Educators urged to join the GO 20 campaign for a 2012 legacy of safe walking and cycling

As survey shows 7 in 10 kids are prevented from walking and cycling by traffic danger

19 November 2012

Brake, the road safety charity
t: 01484 559909 e:  

Schools are being urged to get involved with a national campaign launched today (19 November) appealing to drivers and authorities to GO 20, to bring about a 2012 legacy of safe walking and cycling for everyone. Brake, the road safety charity, is calling on all educators to support the campaign as a survey released today shows that more than half of children worry about being hurt by traffic when out and about.

Thousands of schools across the UK are appealing to drivers to slow down to 20mph or below in communities, and calling for 20mph limits across built up areas, so children, families and adults can walk and cycle for their health and enjoyment, and as a cheap and sustainable travel choice, without being endangered.

Brake is encouraging schools to teach children and teenagers about the benefits of 20mph limits and staying safe when walking, cycling and in cars, and also to engage pupils in raising awareness among local drivers about the need to slow down to protect children. Educators can access guidance on this at

Schools can also report their concerns about pupils' safety on local streets by calling Brake's Zak the Zebra hotline on 08000 68 7780 to receive a campaign action pack.

As the GO 20 campaign is launched at the start of Road Safety Week through street parties and demonstrations across the UK (see below), a survey of more than 8,000 children [1] age 7-11 by Brake and partners Brain Injury Group and Specsavers reveals how the majority of children are being prevented from leading active, healthy lifestyles by traffic danger:

  • Seven in 10 (70%) say they would be able to walk and cycle more if roads in their neighbourhood were less dangerous
  • More than three-quarters (77%) say drivers need to slow down around their home and school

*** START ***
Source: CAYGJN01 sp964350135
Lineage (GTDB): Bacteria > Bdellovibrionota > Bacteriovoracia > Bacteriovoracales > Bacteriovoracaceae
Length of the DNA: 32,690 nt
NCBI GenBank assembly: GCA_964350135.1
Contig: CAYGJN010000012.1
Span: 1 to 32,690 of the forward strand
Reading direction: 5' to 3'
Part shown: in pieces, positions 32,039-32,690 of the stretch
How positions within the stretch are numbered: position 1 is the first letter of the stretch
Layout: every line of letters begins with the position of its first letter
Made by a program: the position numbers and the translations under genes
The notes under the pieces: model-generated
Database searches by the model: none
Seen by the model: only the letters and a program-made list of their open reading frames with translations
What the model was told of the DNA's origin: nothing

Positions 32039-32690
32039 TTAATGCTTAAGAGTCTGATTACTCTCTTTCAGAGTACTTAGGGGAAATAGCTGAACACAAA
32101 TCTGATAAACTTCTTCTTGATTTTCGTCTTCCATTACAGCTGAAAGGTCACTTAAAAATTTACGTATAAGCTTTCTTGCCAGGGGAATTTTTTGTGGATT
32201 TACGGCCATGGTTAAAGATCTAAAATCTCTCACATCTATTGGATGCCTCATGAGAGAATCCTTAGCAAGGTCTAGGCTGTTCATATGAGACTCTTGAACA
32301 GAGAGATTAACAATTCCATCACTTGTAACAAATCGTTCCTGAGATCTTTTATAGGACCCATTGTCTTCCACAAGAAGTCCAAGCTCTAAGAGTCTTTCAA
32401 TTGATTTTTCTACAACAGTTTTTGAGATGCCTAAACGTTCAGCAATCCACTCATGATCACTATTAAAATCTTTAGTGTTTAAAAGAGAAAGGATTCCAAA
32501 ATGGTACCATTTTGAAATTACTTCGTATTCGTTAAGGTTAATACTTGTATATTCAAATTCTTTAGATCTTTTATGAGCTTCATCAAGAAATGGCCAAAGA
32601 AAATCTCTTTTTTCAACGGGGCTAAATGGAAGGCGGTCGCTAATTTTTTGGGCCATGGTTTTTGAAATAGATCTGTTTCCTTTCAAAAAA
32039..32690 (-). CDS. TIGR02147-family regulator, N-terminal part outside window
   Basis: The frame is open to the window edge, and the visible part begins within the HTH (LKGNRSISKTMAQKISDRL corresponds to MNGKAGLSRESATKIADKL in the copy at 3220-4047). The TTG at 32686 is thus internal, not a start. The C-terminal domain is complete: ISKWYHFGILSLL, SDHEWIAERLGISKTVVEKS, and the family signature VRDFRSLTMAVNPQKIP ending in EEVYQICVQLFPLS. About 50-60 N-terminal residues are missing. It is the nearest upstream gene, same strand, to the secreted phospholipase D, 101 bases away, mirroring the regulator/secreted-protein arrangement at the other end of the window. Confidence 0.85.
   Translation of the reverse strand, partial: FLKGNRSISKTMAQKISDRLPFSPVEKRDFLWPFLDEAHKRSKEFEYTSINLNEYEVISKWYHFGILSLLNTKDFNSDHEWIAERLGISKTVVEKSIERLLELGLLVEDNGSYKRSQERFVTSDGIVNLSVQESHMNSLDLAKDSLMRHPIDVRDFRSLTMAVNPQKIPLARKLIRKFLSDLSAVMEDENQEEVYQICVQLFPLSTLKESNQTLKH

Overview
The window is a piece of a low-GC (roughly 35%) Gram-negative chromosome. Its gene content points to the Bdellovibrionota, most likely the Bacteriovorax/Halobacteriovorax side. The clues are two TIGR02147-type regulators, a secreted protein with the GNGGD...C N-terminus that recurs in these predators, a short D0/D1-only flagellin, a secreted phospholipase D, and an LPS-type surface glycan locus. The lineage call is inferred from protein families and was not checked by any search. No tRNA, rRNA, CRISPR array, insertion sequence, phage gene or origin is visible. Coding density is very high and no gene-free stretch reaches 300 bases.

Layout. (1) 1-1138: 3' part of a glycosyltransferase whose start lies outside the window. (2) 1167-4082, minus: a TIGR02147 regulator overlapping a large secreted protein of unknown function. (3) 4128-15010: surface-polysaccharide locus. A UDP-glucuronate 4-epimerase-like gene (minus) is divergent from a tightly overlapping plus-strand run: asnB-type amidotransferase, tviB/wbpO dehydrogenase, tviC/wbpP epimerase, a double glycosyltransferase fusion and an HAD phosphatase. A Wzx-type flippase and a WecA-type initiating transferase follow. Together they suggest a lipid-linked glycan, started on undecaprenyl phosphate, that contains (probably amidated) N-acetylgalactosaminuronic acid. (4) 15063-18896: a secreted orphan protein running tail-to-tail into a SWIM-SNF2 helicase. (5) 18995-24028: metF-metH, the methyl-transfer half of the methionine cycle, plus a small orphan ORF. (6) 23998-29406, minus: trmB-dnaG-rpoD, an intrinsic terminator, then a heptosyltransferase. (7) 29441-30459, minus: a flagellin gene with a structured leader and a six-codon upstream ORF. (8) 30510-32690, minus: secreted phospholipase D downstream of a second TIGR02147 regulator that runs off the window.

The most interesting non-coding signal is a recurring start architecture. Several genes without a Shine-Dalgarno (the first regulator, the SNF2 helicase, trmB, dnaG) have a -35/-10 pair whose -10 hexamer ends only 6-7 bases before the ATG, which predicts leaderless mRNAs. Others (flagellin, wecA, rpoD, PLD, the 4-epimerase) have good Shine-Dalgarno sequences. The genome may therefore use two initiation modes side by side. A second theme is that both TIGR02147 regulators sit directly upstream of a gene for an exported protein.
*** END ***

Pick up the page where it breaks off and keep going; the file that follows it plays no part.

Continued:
• Four in 10 (43%) say they have been hit or nearly hit while walking or cycling, and more than half (54%) worry about being hurt by traffic when out and about

A further survey of 280 [2] teachers across the UK reveals that the vast majority believe more should be done to keep children safe on the roads:

  • Nine in 10 (94%) believe roads around their schools and routes connecting their schools with local homes should be made safer for children walking and cycling.
  • Four in five believe roads around their school and routes connecting their schools with local homes would benefit from 20mph limits.

Brake is highlighting that slower speeds in towns, cities and villages can help deliver a post-2012 legacy of active communities, and prevent devastating casualties among pedestrians and cyclists, which increased in 2011 (see below). Many local authorities are recognising the benefits by implementing town and city-wide 20 limits. Brake is calling for: more authorities to follow suit; the government to work towards 20mph being the norm in communities; and drivers to pledge to GO 20 in built up areas, even where 30 limits remain.

Why GO 20:

  • Fewer casualties: at 20, drivers have much more time to react, to help them stop in time if they need to, like if a child runs out. Studies show that when 20 limits replace 30, it means fewer casualties among pedestrians and cyclists [3].
  • More walking and cycling: danger from traffic is a major barrier in enabling more people to walk and cycle. Town and city-wide 20 limits have resulted in more people walking and cycling [4].
  • Healthier, happier people: More walking and cycling means healthier people, and more enjoyable outdoors activity for kids and adults. It helps communities interact and be communities.
  • Less pollution: GOing 20 means lower emissions from vehicle journeys [5]. Plus if more people can switch their commute or school run to foot or bike, it means less polluting traffic.